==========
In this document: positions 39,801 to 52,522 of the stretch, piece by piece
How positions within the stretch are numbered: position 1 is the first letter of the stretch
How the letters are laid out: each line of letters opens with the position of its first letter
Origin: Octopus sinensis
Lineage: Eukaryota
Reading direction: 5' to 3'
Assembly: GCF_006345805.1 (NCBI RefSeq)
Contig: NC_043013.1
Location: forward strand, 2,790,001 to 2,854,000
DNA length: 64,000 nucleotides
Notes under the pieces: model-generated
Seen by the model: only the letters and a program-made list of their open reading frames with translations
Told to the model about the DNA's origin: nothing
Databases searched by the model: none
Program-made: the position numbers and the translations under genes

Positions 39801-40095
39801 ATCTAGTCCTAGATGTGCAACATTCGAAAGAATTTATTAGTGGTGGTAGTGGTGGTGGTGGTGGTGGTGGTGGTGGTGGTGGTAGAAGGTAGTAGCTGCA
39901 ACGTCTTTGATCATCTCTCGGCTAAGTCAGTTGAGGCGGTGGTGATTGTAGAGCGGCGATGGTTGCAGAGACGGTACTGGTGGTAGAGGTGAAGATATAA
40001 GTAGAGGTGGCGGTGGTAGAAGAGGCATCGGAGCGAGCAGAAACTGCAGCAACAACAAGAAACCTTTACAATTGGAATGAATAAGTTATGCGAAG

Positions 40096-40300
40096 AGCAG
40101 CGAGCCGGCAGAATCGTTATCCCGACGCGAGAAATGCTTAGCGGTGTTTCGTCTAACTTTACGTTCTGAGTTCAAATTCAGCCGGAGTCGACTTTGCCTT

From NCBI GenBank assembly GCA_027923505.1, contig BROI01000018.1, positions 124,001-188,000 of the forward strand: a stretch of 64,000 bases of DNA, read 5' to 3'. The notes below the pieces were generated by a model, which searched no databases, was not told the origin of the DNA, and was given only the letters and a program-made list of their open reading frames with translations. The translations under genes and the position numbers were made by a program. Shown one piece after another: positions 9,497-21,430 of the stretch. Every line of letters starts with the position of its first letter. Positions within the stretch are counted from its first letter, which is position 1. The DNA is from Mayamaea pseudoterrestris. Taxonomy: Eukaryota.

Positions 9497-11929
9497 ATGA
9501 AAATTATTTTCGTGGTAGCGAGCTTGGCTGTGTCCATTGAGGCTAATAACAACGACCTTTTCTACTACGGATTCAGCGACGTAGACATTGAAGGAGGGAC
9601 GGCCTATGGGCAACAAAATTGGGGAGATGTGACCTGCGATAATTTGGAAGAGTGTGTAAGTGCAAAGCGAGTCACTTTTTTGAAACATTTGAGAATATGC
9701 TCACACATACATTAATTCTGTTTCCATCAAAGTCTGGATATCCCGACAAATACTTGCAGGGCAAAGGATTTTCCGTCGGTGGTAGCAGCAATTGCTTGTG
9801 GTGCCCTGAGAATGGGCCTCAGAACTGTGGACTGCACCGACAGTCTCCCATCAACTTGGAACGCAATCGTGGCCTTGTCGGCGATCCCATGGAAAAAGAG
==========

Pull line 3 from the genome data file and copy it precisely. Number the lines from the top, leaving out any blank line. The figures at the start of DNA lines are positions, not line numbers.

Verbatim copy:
How the letters are laid out: each line of letters opens with the position of its first letter